Supporting the Arts in Western Massachusetts and Beyond

July 12, 2012

A Chorus Line

Berkshire Theatre Group
Colonial Theatre, Pittsfield, MA
through July 21, 2012
by Amy Meek

The Berkshire Theatre Group’s presentation of “A Chorus Line” is filled with high energy and emotion as its cast takes over the stage during the opening sequence. Within the first few minutes, the audience finds itself immersed in the world of a dance audition complete with the tension, competitiveness and even humor of the experience. On the stage are nameless people. Only as the show goes on does the audience see a glimpse into the characters’ inner selves, which is the beauty of this musical.

The original production was created, directed, and choreographed by Michael Bennett, a dancer/director who wanted to make a show by dancers about dancers. “A Chorus Line” was immensely successful, winning nine Tony Awards. This production recreates the essence of the original, while giving it a fresh look through updated costumes and interpretation.

The cast works together beautifully as an ensemble. There is no one star, although there are certainly some standout performances. Natalie Caruncho (Diana) gives a nuanced portrayal of the spunky, idealistic Puerto Rican dancer. Matthew Bauman (Mike) and Neil Totton (Richie) wow the audience with strong technique and bravado in their solos. Eddie Gutierrez (Paul) delivers his intense monologue with strength and ease of emotion. Nili Bassman (Cassie) is stunning as she sings her difficult “Music and the Mirror” number, fighting for her place on stage. Noah Racey (Zach) holds the show together with his intensity and authority as he manipulates all of the dancers during the course of the audition. There are too many individual moments to mention, but every performer is given a chance to shine.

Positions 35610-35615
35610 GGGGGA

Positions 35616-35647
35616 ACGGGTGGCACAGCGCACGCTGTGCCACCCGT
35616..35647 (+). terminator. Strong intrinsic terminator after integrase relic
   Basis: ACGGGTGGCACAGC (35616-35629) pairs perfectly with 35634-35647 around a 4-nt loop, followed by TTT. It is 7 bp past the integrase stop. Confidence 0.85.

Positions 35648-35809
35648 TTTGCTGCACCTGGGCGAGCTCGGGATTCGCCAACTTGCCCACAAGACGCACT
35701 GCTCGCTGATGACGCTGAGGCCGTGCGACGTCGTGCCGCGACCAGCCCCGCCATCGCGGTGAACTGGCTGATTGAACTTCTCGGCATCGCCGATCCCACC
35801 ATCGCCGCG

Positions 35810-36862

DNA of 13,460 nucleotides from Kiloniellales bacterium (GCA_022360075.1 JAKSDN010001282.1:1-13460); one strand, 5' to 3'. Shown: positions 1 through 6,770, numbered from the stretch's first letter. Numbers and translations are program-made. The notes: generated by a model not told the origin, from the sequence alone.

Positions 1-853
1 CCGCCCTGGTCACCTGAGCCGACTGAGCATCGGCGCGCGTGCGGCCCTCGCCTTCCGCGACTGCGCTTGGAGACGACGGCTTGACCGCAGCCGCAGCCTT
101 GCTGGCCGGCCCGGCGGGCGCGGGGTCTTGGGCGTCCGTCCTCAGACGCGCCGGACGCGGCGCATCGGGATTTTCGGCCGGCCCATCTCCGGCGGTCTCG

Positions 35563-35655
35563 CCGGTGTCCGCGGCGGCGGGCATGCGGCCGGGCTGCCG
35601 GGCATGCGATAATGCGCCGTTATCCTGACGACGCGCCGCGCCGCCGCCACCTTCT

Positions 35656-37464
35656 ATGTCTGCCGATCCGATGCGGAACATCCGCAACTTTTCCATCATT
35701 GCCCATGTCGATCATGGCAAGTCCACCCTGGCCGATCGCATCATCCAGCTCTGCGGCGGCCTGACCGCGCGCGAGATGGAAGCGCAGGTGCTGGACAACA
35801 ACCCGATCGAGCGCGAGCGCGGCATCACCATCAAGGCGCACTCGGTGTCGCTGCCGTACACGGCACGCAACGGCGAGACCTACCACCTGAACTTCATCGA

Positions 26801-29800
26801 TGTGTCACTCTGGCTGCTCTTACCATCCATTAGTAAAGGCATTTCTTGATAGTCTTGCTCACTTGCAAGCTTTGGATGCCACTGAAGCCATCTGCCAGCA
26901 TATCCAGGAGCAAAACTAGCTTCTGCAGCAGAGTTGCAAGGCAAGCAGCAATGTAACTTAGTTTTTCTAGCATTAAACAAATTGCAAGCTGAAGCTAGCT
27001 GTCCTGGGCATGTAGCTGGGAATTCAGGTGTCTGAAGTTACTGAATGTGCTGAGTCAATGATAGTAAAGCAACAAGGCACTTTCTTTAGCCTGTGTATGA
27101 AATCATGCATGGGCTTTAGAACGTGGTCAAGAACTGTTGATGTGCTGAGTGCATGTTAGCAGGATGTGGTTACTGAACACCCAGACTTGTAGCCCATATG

The choreography by Gerry McIntyre, a mixture of the original and new material, is spot-on and executed well by the dancers, especially the “Montage” and “Finale”. The vocals, directed by Steven Freeman, are also very strong. As a whole, Eric Hill’s direction of the show allows the dancers’ individual stories to shine through in the songs and dances. While an amazing spectacle to watch, the show is also introspective as it deals with the many issues dancers face during their struggles to make it in the dance world.